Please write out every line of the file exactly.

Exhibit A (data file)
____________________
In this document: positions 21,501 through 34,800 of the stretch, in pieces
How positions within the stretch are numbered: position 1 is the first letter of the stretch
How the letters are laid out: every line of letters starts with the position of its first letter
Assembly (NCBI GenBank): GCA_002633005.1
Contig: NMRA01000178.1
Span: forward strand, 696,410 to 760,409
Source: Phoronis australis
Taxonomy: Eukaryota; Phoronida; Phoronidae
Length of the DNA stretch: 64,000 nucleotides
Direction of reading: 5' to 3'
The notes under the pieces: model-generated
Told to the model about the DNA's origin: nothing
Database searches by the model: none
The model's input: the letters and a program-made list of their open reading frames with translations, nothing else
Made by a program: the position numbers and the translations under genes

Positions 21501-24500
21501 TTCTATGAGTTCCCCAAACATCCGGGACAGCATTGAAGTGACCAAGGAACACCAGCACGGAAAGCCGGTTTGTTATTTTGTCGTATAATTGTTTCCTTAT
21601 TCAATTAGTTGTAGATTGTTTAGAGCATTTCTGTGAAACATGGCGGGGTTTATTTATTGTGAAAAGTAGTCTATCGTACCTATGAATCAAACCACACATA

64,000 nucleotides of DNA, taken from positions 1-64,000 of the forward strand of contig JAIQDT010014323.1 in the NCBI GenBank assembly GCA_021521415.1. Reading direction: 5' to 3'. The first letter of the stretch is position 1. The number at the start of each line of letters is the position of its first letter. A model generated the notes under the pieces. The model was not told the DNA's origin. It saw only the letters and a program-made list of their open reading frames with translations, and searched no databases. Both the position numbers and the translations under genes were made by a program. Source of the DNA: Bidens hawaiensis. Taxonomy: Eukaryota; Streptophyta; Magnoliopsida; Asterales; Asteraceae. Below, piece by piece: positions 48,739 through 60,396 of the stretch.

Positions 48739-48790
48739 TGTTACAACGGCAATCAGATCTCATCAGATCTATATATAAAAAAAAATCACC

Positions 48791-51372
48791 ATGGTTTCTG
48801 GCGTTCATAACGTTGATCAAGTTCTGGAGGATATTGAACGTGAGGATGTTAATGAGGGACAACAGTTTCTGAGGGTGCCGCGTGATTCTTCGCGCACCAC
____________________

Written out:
In this document: positions 21,501 through 34,800 of the stretch, in pieces
How positions within the stretch are numbered: position 1 is the first letter of the stretch
How the letters are laid out: every line of letters starts with the position of its first letter
Assembly (NCBI GenBank): GCA_002633005.1
Contig: NMRA01000178.1
Span: forward strand, 696,410 to 760,409
Source: Phoronis australis
Taxonomy: Eukaryota; Phoronida; Phoronidae
Length of the DNA stretch: 64,000 nucleotides
Direction of reading: 5' to 3'
The notes under the pieces: model-generated
Told to the model about the DNA's origin: nothing
Database searches by the model: none
The model's input: the letters and a program-made list of their open reading frames with translations, nothing else
Made by a program: the position numbers and the translations under genes

Positions 21501-24500
21501 TTCTATGAGTTCCCCAAACATCCGGGACAGCATTGAAGTGACCAAGGAACACCAGCACGGAAAGCCGGTTTGTTATTTTGTCGTATAATTGTTTCCTTAT
21601 TCAATTAGTTGTAGATTGTTTAGAGCATTTCTGTGAAACATGGCGGGGTTTATTTATTGTGAAAAGTAGTCTATCGTACCTATGAATCAAACCACACATA

64,000 nucleotides of DNA, taken from positions 1-64,000 of the forward strand of contig JAIQDT010014323.1 in the NCBI GenBank assembly GCA_021521415.1. Reading direction: 5' to 3'. The first letter of the stretch is position 1. The number at the start of each line of letters is the position of its first letter. A model generated the notes under the pieces. The model was not told the DNA's origin. It saw only the letters and a program-made list of their open reading frames with translations, and searched no databases. Both the position numbers and the translations under genes were made by a program. Source of the DNA: Bidens hawaiensis. Taxonomy: Eukaryota; Streptophyta; Magnoliopsida; Asterales; Asteraceae. Below, piece by piece: positions 48,739 through 60,396 of the stretch.

Positions 48739-48790
48739 TGTTACAACGGCAATCAGATCTCATCAGATCTATATATAAAAAAAAATCACC

Positions 48791-51372
48791 ATGGTTTCTG
48801 GCGTTCATAACGTTGATCAAGTTCTGGAGGATATTGAACGTGAGGATGTTAATGAGGGACAACAGTTTCTGAGGGTGCCGCGTGATTCTTCGCGCACCAC